Troubles du spectre autistiqueTTroubles du spectre autistiqueAutism spectrum disorderFrenchNeurologyChild (0-12 years);Teen (13-18 years)NABrainConditions and diseasesCaregivers Adult (19+)NA2011-03-24T04:00:00ZJanice Mulligan MSW, RSW;Wendy Roberts MD, FRCPC;Lee Steel8.0000000000000061.0000000000000864.000000000000Health (A-Z) - ConditionsHealth A-Z<p>Information sur les caractéristiques et les causes de l’autisme, la façon de diagnostiquer cette maladie et les traitements offerts.</p><h2>Que sont les troubles du spectre autistique?</h2><p>Le trouble du spectre autistique (TSA) est un ensemble particulier de problèmes et de difficultés de développement et de comportement. Le TSA touche les capacités de communication, sociales et de jeu de l’enfant.</p><p>Le terme « spectre » de l’expression « troubles du spectre autistique » signifie que chaque enfant est unique et possède sa propre combinaison de caractéristiques. Elles forment un ensemble pour lui donner un profil distinct de communication sociale et de comportements. Au fur et à mesure que grandit et se développe votre enfant, l’expression de ces difficultés changera. Habituellement, une personne atteinte de TSA a des différences sociales et/ou comportementales tout au long de sa vie.<br></p><h2>À retenir</h2> <ul><li>Les troubles du spectre autistique (TSA) sont un ensemble particulier de problèmes et de difficultés de développement et de comportement qui sont uniques à chaque enfant. </li><li>Vous pouvez être à l’affût de certaines caractéristiques si vous soupçonnez que votre enfant est atteint d’un TSA. </li><li>On ne connaît pas la cause précise des TSA. La recherche actuelle suggère que ces troubles ont un fondement génétique. </li><li>Le diagnostic de TSA s’appuie sur ce qu’un professionnel de la santé observe, des discussions avec les parents et l’utilisation d’outils d’évaluation normalisés.</li><li>Il n’existe aucun remède contre les TSA. On peut toutefois les prendre en charge en ayant recours à divers traitements et, parfois, à des médicaments. </li></ul><h2>Caractéristiques des TSA</h2> <p>Voici certaines des caractéristiques des TSA : </p> <ul> <li>Réagir peu quand vous l’appelez par son nom, surtout s’il est d’âge préscolaire;<br></li> <li>Ne pas réagir quand d’autres personnes essaient de parler ou de jouer avec lui;</li> <li>Montrer peu d’intérêt pour obtenir l’attention des autres;<br></li> <li>Ne pas pointer avec son index afin de montrer ce qui l’intéresse;<br></li> <li>Montrer un manque d’intérêt pour les jouets ou jouer avec les jouets de façon inhabituelle;</li> <li>Pouvoir se montrer maussade, irritable ou très passif;</li> <li>Pouvoir soudainement passer d’une humeur très passive à très irritable en peu de temps;</li> <li>Avoir de la difficulté à utiliser le regard de façon appropriée dans les situations sociales.</li> </ul> <h2>Causes possibles des TSA</h2><p>Il n’existe pas de causes spécifiques connues des TSA. Toutefois, les études actuelles laissent entendre que les TSA pourraient être liées aux différences dans la façon dont se développe le cerveau avant la naissance et pendant les premières années de vie.</p><p>Dans certaines familles, il semble y avoir des prédispositions aux TSA chez plus d’un membre de la famille. On peut donc supposer que ces troubles ont un fondement génétique. Jusqu’à aujourd’hui, on n’a pas pu établir de lien précis entre un gène en particulier et les TSA. En fait, les TSA sont plus probablement le résultat d’une interaction complexe de plusieurs gènes. Ces gènes varient beaucoup dans les familles touchées. La recherche dans ce domaine se poursuit.</p><p>Nous savons maintenant que le cerveau d’un enfant atteint d’un TSA se développe différemment dès la conception et que : </p><ul><li>les TSA ne sont pas des maladies mentales; </li><li>les enfants atteints d’un TSA ne sont pas des jeunes indisciplinés qui choisissent de mal se comporter; </li><li>les mauvais parents ne causent pas les TSA.</li></ul><h2>Prévalence des TSA<br></h2><p>Les TSA sont les troubles du développement les plus courants. Une personne sur 100 présente des TSA. Quatre personnes sur 5 atteintes d’un TSA sont des hommes. Les TSA affectent des personnes partout dans le monde. Ils touchent des personnes de toutes les classes socio-économiques et de toutes les ethnies. </p><h2>Le diagnostic des TSA</h2> <p>Diagnostiquer un enfant atteint d’un TSA est complexe. Nous ne pouvons affirmer, uniquement par observation, si un enfant est atteint de TSA. Les caractéristiques des TSA peuvent changer au fur et à mesure que votre enfant se développe. </p> <p>Voici des exemple de bonnes pratiques pour déterminer si un enfant est atteint de TSA : </p> <ul> <li>observer l’enfant;</li> <li>parler aux parents;<br></li> <li>utiliser des outils d’évaluation normalisés afin de documenter le développement et le comportement.</li> </ul> <p>Il n’existe pas de test de laboratoire pour diagnostiquer les TSA. Toutefois, certains tests de laboratoire peuvent s’avérer utiles pour déceler les problèmes médicaux tels qu'une carence en fer, qui cause l'anémie. Certains enfants peuvent développer une vulnérabilité à l’épilepsie et ont besoin d’un EEG afin de documenter l’activité électrique cérébrale avant d'entamer un traitement contre cette maladie. </p> <p>Poser un diagnostic peut représenter des difficultés pour un médecin qui n’a pas d’expérience avec les enfants atteints de TSA. Le médecin doit pouvoir faire la différence entre les TSA et d’autres troubles. Il est donc préférable que le médecin, avec une équipe de travailleurs de la santé spécialement formés, établissent un diagnostic pour votre enfant.</p><h2>Traitement contre les TSA</h2> <p>Il n’existe pas de traitement médical contre les TSA. Cependant, étant donné que nous comprenons maintenant le cerveau et les TSA beaucoup mieux qu’avant, nous pourrions être en mesure d’avoir une incidence sur la façon dont le cerveau se développe et fonctionne. Lentement, nous trouvons des façons d’aider les personnes à composer avec les diverses caractéristiques des TSA. Avec le bon traitement, nous pouvons modifier certains comportements. Cependant, la plupart des enfants et des adultes atteints d’un TSA présenteront des caractéristiques des TSA pendant le reste de leur vie. Certains peuvent être atténués par des médicaments contre la carence en fer. D’autres médicaments peuvent réduire les symptômes tels que l’anxiété, qui se développe à tout âge.<br></p> <p>Les enfants atteints d’un TSA répondent bien à des programmes d’éducation spécialisée très structurés qui répondent aux besoins précis de l’enfant. Les meilleurs résultats sont les approches individuelles ou par petits groupes.</p> <p>Un programme efficace peut comprendre les points suivants : </p> <ul> <li>enseignement comportemental;</li> <li>thérapie par la communication</li> <li>formation en perfectionnement des aptitudes sociales;</li> <li>thérapie sensorielle et motrice.</li> </ul> <p>Un programme efficace se doit d’être souple. Il doit pouvoir constamment s’adapter au fil du temps. Il doit comprendre les compétences en communication sociale nécessaires à chaque étape du développement. Il faut la supervision d’une personne qui comprend très bien les TSA et leurs traitements.</p> <p>Un programme efficace offre aussi une formation et un soutien aux parents, aux autres soignants et aux enseignants. Il peut souvent être difficile pour la famille, les enseignants ou les autres soignants d’aider un enfant atteint d’un TSA efficacement sans avoir reçu de formation. </p><h2>Que faire si vous croyez que votre enfant est atteint d'un TSA</h2> <p>Si vous croyez que votre enfant est atteint d’un TSA, prenez rendez-vous avec votre médecin de famille. Il peut référer votre enfant à un psychologue pour enfants spécialisé dans le diagnostic des TSA. </p><h2>Aller de l’avant : des ressources sur les TSA</h2><p>Pour une liste de ressources d’appui aux familles, veuillez consulter la section <a href="/Article?contentid=1501&language=French">Ressources sur les TSA</a> du centre de documentation <a href="/Article?contentid=2475&language=French">Troubles du spectre autistique</a>.</p><p>En fonction de votre lieu de résidance, vous aurez peut-être besoin d’élaborer votre propre liste de ressources disponibles. </p><p>Votre section régionale de Autisme Ontario est un bon départ pour trouver des ressources dans votre communauté.</p>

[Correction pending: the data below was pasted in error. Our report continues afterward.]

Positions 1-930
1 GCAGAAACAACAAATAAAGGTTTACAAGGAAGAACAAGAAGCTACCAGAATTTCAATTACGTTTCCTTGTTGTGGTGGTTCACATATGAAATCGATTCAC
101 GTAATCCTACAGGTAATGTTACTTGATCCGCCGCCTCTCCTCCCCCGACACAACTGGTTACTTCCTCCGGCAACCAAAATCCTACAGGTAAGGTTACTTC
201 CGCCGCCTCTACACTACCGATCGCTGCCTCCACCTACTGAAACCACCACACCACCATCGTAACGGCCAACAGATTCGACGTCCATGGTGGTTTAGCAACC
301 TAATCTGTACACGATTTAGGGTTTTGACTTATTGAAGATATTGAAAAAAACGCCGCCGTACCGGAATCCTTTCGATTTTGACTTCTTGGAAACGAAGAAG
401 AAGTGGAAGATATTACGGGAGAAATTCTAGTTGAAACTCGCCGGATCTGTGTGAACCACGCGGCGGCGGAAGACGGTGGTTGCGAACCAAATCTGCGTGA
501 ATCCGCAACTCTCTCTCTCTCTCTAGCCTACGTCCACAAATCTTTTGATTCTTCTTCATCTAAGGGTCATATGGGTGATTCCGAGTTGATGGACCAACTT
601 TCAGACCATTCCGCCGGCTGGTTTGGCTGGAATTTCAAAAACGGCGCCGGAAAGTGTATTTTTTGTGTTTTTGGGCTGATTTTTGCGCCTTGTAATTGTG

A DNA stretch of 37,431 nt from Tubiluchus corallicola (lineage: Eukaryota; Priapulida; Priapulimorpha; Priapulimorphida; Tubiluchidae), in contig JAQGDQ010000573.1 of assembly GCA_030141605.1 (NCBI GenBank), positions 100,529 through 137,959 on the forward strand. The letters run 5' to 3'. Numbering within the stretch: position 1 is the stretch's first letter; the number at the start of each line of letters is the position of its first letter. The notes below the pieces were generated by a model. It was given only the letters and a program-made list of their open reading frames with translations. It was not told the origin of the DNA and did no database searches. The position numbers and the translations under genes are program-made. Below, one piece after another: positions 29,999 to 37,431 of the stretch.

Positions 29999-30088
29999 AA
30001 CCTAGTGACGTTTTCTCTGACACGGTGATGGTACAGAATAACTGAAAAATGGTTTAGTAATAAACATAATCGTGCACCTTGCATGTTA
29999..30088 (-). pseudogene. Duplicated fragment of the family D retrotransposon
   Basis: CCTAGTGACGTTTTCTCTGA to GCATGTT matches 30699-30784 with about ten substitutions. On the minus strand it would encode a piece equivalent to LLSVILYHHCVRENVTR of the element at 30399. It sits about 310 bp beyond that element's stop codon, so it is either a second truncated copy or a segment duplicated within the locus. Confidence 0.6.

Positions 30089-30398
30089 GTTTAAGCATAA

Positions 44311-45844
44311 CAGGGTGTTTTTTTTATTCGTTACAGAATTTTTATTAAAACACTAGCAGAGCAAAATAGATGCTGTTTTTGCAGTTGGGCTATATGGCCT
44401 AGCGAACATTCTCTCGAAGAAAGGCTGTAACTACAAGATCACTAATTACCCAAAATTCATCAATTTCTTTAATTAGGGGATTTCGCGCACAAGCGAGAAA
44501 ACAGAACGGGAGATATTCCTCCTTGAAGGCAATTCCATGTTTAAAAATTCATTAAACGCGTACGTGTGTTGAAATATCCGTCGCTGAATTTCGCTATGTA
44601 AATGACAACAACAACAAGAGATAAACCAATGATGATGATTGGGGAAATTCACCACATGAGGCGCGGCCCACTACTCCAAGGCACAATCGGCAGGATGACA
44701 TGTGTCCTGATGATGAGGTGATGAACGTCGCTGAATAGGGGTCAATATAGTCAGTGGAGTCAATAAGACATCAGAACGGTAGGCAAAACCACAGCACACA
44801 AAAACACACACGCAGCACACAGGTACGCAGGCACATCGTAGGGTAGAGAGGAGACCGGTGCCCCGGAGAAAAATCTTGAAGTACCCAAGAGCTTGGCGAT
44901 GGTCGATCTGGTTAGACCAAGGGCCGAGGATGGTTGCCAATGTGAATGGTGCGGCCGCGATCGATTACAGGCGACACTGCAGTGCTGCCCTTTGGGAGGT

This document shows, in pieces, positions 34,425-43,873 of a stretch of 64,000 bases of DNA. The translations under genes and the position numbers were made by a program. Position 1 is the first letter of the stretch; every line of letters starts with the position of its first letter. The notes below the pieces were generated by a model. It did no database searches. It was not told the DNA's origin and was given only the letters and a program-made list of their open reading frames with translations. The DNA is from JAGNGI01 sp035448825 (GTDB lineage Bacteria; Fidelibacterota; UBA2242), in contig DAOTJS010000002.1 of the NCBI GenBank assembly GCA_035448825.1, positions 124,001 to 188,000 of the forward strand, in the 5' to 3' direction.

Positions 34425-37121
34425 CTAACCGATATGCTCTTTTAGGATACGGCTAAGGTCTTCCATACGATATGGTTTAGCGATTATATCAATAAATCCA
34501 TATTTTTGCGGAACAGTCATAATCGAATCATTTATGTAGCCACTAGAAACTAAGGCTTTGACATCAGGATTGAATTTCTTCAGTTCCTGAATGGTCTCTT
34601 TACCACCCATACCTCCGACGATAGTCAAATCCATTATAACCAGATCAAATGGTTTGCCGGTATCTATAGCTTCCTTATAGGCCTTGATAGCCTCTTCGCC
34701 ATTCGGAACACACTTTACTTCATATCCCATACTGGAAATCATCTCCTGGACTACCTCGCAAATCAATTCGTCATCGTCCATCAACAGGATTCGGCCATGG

Autism spectrum disorder21.0000000000000Autism spectrum disorderAutism spectrum disorderAEnglishNeurologyChild (0-12 years);Teen (13-18 years)NABrainConditions and diseasesCaregivers Adult (19+)NA2011-03-24T04:00:00ZJanice Mulligan MSW, RSW;Wendy Roberts MD, FRCPC;Lee Steel8.0000000000000061.0000000000000864.000000000000Health (A-Z) - ConditionsHealth A-Z<p>Information about the characteristics and causes of autism, how it is diagnosed and the treatments involved.<br></p><h2>What is autism spectrum disorder?</h2><p>Autism spectrum disorder (ASD) is a specific set of behavioural and developmental problems and challenges. ASD affects a child's communication, social and play skills.</p><p>The word "spectrum" in ASD means that every child is unique and has their own combination of characteristics. These combine to give them a distinct social communication and behaviour profile. As your child grows and develops, the expression of these challenges will change. Usually a person with ASD has social and/or behavioural differences for their entire life.​</p><h2>Key points</h2><ul><li>Autism spectrum disorder (ASD) is a specific set of behavioural and developmental problems and challenges that is unique to each child. </li><li>There are some characteristics you can look for if you suspect your child has ASD. </li><li>There is no specific known cause for ASD. Current research suggests there is a genetic basis to ASD. </li><li>Diagnosing ASD is done through observation, talking to the parents and using standardized assessment tools. </li><li>There is no medical cure for ASD. Treatments can include various therapies and sometimes medication. </li></ul><h2>Characteristics of ASD</h2> <p>These are some of the characteristics of ASD.</p> <ul> <li>Shows little response when you call their name, especially if they are in preschool.</li> <li>May not respond when other people try to talk or play with them.</li> <li>Shows little interest in getting attention from others.</li> <li>Does not point with their index finger to show what they are interested in.</li> <li>Shows a lack of interest in toys or plays with toys in an unusual way.</li> <li>May seem moody, irritable or very passive.</li> <li>May suddenly change from being very passive to very irritable in a short period of time.</li> <li>May have difficulty using eye gaze appropriately in social situations.</li> </ul> <h2>Possible causes of ASD</h2> <p>There are no specific known causes of ASD. However, current studies suggest that ASD may be related to differences in how the brain develops before birth and during the first few years of life.</p> <p>In some families, there seems to be a pattern of ASD in more than one member of the family. This suggests there is a genetic basis to ASD. At this time, some specific genes have been directly linked to ASD. In most people, ASD is most likely the result of a complex interaction of several genes. These genes vary a lot among affected families. Research in this area is ongoing.</p> <p>We know that the brain of a child with ASD develops differently from conception and that:</p> <ul> <li>ASD is not a mental illness.</li> <li>children with ASD are not unruly kids who choose to misbehave.</li> <li>bad parenting does not cause ASD.</li> </ul> <h2>Prevalence of ASD</h2> <p>ASD is the most common developmental condition. One in 100 people have ASD. Four out of five people with ASD are male. ASD affects people from all parts of the world. It affects people of every social economic background and race. </p> <h2>Diagnosis of ASD</h2> <p>Diagnosing a child with ASD is complex. We cannot tell, just by looking, if a child has ASD. The characteristics of ASD can change over time as your child develops. </p> <p>Best practices for determining whether a child has ASD include:</p> <ul> <li>observing the child</li> <li>talking to the parents</li> <li>using standardized assessment tools to document development and behaviour</li> </ul> <p>There are no laboratory tests for diagnosing ASD. However, some lab tests may be helpful to detect medical problems such as low iron, causing anemia. Some children may develop seizures and need an EEG to document brain electrical activity before starting seizure treatment. </p> <p>Making a diagnosis may be difficult for a doctor who does not have experience working with children with ASD. The doctor needs to be able to tell the difference between ASD and other conditions. So it is best if the doctor, along with a team of specially trained health-care workers, makes a diagnosis for your child.</p> <h2>Treating ASD</h2> <p>There is no medical cure for ASD. However, because we understand the brain and ASD so much better now, we may be able to influence how the brain develops and works. Slowly we are finding ways to help people deal with different characteristics of ASD. With the right treatment, some behaviour can be changed. But most children and adults with ASD will have some characteristics of ASD for the rest of their lives. Some may be helped with medicines that treat low iron levels. Other medicines may reduce symptoms such as anxiety, which may develop at any age.</p> <p>Children with ASD respond well to highly structured, specialized education programs that meet the specific needs of the child. They work best one-on-one or in a small group setting.</p> <p>An effective program may include:</p> <ul> <li>behavioural teaching</li> <li>communication therapy</li> <li>training in social skills development</li> <li>sensory motor therapy</li> </ul> <p>An effective program should be flexible. The program should constantly change over time. It should teach the social communication skills needed at every stage of development. It should be supervised by someone who has a strong understanding of ASD and its treatment.</p> <p>An effective program offers training and support for parents, other caregivers and teachers. It can be difficult for the family, classroom teacher or other caregivers to help the child with ASD effectively without some training.</p> <h2>What to do if you think your child has ASD</h2> <p>If you suspect your child might have ASD, book an appointment with the family doctor. They may refer your child to a child psychologist who specializes in the diagnosis of ASD. </p><h2>Resources for ASD</h2> <p>For a listing of resources to support families, see the <a href="/Article?contentid=1501&language=English">Resources for ASD</a> section in the <a href="/autism">Autism Spectrum Disorder</a> learning hub. </p> <p>Depending upon where you live, you may need to develop your own list of available resources. </p> <p>Your local chapter of <a href="http://www.autismontario.com/" target="_blank">Autism Ontario</a> is a great starting place to find resources in your community.</p><img alt="" src="https://assets.aboutkidshealth.ca/AKHAssets/autism_spectrum_disorder.jpg" style="BORDER:0px solid;" />https://assets.aboutkidshealth.ca/AKHAssets/autism_spectrum_disorder.jpgAutism spectrum disorder